Once again the U.S. government has gone back to hurling threats at undocumented immigrants, this time on the Mexican border. During a visit to Nogales, Arizona, the attorney general warned immigrants, “This is a new era. This is the Trump era," and said that illegally crossing the border is a very serious offense which will take high priority in legal prosecutions. The speech was more intense than the administration has yet shown.

Throughout the speech, the attorney general covered a key topic but provided little context. He mentioned how transnational gangs, drug cartels, human traffickers, and counterfeiters aim to bring down the legal system of migration. This is the reality: with a legal vacuum, illegality holds power over the U.S. immigration system. The criminals are the ones who run the show.

Washington has said that it welcomes skilled immigrants and will turn away those less qualified. In late February, the U.S. president explained that what is needed is a system that, as a basic principle, allows entry to those who can "financially support themselves."

The speech made no mention of the idea that has been in place since World War II when the Bracero Program was enacted with the goal of supplementing the U.S. workforce that, at the time, was instead fighting on the front lines. It was an official, regulated and temporary program bringing Mexican workers to the United States.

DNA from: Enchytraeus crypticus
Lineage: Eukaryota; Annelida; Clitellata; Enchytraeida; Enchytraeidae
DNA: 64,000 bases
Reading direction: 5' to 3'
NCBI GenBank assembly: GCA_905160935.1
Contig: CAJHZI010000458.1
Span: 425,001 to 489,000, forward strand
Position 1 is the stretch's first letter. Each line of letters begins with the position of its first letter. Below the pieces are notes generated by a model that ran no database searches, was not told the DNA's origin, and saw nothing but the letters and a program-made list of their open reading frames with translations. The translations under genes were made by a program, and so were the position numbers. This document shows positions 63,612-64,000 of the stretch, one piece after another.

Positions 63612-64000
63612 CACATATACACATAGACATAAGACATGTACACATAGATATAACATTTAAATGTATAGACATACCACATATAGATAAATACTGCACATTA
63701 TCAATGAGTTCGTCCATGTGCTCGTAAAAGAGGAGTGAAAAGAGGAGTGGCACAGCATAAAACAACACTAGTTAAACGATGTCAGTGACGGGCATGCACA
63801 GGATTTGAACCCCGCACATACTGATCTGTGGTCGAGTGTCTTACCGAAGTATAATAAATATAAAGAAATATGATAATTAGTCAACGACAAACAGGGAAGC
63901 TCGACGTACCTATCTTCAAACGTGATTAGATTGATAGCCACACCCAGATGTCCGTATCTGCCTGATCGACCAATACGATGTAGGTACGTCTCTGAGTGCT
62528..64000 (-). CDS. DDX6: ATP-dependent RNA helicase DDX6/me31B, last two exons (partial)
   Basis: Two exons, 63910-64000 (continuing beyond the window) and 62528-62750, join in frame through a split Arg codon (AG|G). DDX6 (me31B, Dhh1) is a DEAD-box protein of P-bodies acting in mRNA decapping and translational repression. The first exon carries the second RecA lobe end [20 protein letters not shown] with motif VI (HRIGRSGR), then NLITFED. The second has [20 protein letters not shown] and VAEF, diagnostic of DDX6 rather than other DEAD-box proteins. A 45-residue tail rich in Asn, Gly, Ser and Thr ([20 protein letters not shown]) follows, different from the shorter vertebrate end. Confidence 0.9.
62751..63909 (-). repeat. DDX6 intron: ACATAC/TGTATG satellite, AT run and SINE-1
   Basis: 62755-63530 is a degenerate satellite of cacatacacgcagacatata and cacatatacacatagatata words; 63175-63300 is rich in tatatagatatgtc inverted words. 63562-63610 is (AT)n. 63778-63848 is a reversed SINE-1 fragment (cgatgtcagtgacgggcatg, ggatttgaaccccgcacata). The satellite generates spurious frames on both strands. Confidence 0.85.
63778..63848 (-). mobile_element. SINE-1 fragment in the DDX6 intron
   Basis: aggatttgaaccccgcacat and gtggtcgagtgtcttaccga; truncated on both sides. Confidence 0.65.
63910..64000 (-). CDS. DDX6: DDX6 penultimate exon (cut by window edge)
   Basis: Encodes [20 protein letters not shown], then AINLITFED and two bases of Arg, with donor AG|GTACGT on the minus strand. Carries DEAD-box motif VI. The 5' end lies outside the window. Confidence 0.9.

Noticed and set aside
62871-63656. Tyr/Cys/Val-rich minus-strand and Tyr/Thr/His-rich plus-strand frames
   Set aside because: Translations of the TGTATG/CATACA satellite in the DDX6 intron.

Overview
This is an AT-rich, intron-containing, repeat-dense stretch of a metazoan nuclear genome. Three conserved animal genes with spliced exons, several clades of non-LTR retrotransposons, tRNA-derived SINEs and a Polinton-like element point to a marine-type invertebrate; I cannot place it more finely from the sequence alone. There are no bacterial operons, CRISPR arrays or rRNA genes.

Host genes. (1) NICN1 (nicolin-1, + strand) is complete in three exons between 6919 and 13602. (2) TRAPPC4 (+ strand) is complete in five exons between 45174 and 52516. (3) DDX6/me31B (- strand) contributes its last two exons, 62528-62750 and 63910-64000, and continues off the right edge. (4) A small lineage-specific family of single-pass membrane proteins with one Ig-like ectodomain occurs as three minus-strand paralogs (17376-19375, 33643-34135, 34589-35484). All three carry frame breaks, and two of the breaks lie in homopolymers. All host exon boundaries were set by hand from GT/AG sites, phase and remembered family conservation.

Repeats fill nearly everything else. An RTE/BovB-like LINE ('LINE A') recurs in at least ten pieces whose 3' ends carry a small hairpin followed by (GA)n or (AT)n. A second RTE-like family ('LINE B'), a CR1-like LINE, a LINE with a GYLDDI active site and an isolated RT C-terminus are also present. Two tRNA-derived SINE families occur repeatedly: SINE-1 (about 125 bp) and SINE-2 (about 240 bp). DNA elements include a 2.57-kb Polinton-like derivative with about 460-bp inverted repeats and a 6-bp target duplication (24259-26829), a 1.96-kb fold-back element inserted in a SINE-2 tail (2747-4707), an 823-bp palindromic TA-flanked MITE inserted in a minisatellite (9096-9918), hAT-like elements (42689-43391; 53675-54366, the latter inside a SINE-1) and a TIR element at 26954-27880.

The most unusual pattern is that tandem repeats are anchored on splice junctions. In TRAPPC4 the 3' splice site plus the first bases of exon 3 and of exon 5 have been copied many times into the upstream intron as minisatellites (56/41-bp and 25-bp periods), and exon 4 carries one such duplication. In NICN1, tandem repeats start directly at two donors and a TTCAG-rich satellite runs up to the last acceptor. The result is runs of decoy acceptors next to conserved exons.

The end of the program in the mid-'60s and subsequent cyclical crises in Mexico during the '80s and '90s brought about undocumented migration.

The need for labor persisted and both the U.S. and Mexican governments turned a blind eye, thereby leaving the passage of workers in the hands of criminals. It goes without saying that this crossing is made under inhumane conditions with enormous risk. The number of undocumented migrants who perished while attempting to cross the border rose to its peak toward the end of the 1990s.

The Trump administration is ignoring the reality taking place, for example, across agricultural farms in California, where field labor is mostly Mexican and many of those workers are undocumented. There is fear among agricultural producers that one day in the near future, when there are more threats or those threats are acted on, there will be no more Mexican workers.

Instead of making threats, authorities should take off the blindfold and accept reality: it is foreign labor – Mexican foreign labor – that makes up farm workers all across the United States. The path ahead must include immigration control being placed back in the hands of officials, and away from criminals.